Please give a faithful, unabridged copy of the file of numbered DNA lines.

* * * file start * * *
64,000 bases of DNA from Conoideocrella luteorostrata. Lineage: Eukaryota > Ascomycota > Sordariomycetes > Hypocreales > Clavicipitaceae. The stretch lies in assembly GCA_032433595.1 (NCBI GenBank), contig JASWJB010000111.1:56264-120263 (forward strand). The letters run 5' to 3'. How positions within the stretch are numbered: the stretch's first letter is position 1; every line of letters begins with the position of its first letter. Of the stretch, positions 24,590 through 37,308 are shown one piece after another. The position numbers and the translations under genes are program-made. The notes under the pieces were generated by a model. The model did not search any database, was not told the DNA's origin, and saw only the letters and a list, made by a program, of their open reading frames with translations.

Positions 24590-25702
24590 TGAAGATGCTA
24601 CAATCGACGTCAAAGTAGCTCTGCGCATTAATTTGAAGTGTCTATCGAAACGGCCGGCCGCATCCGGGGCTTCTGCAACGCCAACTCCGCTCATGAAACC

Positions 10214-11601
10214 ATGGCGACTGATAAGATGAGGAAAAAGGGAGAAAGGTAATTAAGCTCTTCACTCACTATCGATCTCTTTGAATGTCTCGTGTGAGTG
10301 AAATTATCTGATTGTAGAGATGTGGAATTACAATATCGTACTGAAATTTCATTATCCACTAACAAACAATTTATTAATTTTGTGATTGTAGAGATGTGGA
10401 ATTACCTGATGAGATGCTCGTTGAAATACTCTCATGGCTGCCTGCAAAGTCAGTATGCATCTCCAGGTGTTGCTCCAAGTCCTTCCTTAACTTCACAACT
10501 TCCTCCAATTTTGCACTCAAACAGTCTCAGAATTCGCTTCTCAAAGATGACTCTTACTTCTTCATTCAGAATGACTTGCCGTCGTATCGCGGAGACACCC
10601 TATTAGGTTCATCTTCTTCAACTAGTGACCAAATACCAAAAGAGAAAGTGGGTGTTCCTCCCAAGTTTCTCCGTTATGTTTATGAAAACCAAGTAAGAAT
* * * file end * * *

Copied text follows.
64,000 bases of DNA from Conoideocrella luteorostrata. Lineage: Eukaryota > Ascomycota > Sordariomycetes > Hypocreales > Clavicipitaceae. The stretch lies in assembly GCA_032433595.1 (NCBI GenBank), contig JASWJB010000111.1:56264-120263 (forward strand). The letters run 5' to 3'. How positions within the stretch are numbered: the stretch's first letter is position 1; every line of letters begins with the position of its first letter. Of the stretch, positions 24,590 through 37,308 are shown one piece after another. The position numbers and the translations under genes are program-made. The notes under the pieces were generated by a model. The model did not search any database, was not told the DNA's origin, and saw only the letters and a list, made by a program, of their open reading frames with translations.

Positions 24590-25702
24590 TGAAGATGCTA
24601 CAATCGACGTCAAAGTAGCTCTGCGCATTAATTTGAAGTGTCTATCGAAACGGCCGGCCGCATCCGGGGCTTCTGCAACGCCAACTCCGCTCATGAAACC

Positions 10214-11601
10214 ATGGCGACTGATAAGATGAGGAAAAAGGGAGAAAGGTAATTAAGCTCTTCACTCACTATCGATCTCTTTGAATGTCTCGTGTGAGTG
10301 AAATTATCTGATTGTAGAGATGTGGAATTACAATATCGTACTGAAATTTCATTATCCACTAACAAACAATTTATTAATTTTGTGATTGTAGAGATGTGGA
10401 ATTACCTGATGAGATGCTCGTTGAAATACTCTCATGGCTGCCTGCAAAGTCAGTATGCATCTCCAGGTGTTGCTCCAAGTCCTTCCTTAACTTCACAACT
10501 TCCTCCAATTTTGCACTCAAACAGTCTCAGAATTCGCTTCTCAAAGATGACTCTTACTTCTTCATTCAGAATGACTTGCCGTCGTATCGCGGAGACACCC
10601 TATTAGGTTCATCTTCTTCAACTAGTGACCAAATACCAAAAGAGAAAGTGGGTGTTCCTCCCAAGTTTCTCCGTTATGTTTATGAAAACCAAGTAAGAAT